The sounds of unexpected tragedies—a roll of thunder, the crash of metal on metal—leave Miranda in shock amid the ruins of her broken family.
As she searches for new meaning in her life, Miranda finds quiet refuge with her family’s handyman, Dix, in his cabin in the dark forests of the Adirondack Mountains. Dix is kind, dependable, and good with an ax—the right man to help the sheltered Miranda heal—but ultimately, her sadness creates a void even he can’t fill.
When a man from her distant past turns up, the handsome idealist now known as Darius, he offers Miranda a chance to do meaningful work at The Source, a secluded property filled with his nature worshipers. Miranda feels this charismatic guru is the key to remaking her life, but her grief and desire for love also create an opportunity for his deception. And in her desperate quest to find herself after losing almost everything, Miranda and Dix could pay a higher price than they ever imagined.
|Product dimensions:||5.40(w) x 8.10(h) x 0.90(d)|
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Check out the full review at Kritters Ramblings Told in four parts this book left me still thinking and even wondering how I really felt about it and even as I write this review, I am still in ponder. There are four main characters in this book, Miranda, Sally, Dix and Darius and within the four parts two of the four take center stage and are more of the focus, but all four are present in most of the four parts. The reader starts the book with Miranda as her family is dealing with a tragedy and another hits and Dix is there to help pick up the pieces. The second section the reader is introduced to Sally and Dix as Dix has come to the Adirondacks to try to find his path and in comes Sally to help him. The last two sections the duos swap and major drama takes place.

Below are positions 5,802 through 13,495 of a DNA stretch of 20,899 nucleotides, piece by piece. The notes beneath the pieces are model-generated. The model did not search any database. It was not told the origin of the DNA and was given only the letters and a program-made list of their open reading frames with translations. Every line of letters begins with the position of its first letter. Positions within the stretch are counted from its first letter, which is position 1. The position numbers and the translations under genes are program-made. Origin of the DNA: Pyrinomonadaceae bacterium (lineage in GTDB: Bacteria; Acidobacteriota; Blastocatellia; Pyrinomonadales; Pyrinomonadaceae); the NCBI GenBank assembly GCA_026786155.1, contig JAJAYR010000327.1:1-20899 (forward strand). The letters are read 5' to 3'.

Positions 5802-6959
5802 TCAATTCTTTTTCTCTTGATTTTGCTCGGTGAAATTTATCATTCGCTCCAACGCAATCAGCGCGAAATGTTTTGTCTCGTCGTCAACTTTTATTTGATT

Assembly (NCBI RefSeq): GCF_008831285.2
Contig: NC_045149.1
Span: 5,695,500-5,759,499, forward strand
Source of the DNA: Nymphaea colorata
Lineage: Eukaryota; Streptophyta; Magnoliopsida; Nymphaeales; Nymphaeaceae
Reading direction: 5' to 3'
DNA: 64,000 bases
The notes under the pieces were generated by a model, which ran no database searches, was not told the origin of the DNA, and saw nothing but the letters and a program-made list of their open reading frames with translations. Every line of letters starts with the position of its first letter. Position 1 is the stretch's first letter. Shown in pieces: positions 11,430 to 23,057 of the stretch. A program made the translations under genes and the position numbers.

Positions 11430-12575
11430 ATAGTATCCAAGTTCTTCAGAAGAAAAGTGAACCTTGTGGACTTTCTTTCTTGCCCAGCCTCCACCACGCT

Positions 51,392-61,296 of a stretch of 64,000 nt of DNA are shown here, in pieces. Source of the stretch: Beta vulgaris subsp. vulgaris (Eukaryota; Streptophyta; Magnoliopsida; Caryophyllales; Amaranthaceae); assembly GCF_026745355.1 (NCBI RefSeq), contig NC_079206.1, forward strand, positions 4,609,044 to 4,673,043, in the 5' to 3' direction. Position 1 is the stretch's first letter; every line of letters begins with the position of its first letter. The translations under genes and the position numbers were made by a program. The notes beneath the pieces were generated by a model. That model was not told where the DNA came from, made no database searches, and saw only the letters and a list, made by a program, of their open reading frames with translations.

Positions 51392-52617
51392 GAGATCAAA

Laurel Saville softly and tenderly tells the stories of four characters. Two women. Two men. All haunted by something in the past. All seeking something for the present and the future. In North of Here, we meet Miranda, Dix, Sally, and Darius. Four people who could not be more different if they worked hard at being so. Yet, they are drawn together in four separate sections in the book. Each section deals with relationships between the characters at different times. As in real life, tragedies in the past and hurts never healed color who we are and make relationships difficult to develop. The same is true in North of Here. Juxtaposed to this is one character who has the ability to draw young women, totally unaware of his talent, into a tight-knit, commune-like living arrangement. I found North of Here somewhat difficult to get into as the book unfolded. However, and I don’t know exactly where, something in the character development and loving way the stories of each character played out, I found myself locked into reading until finished. Laurel Saville’s use of eloquent language and detailed descriptions of people, places, and things makes for a good read and one you look back on with pleasure. Readers who enjoy a taste of romance sprinkled in with some suspense and yes, blended with a bit of violence, North of Here should be in your TBR stack. Laurel Saville can easily become a favorite author.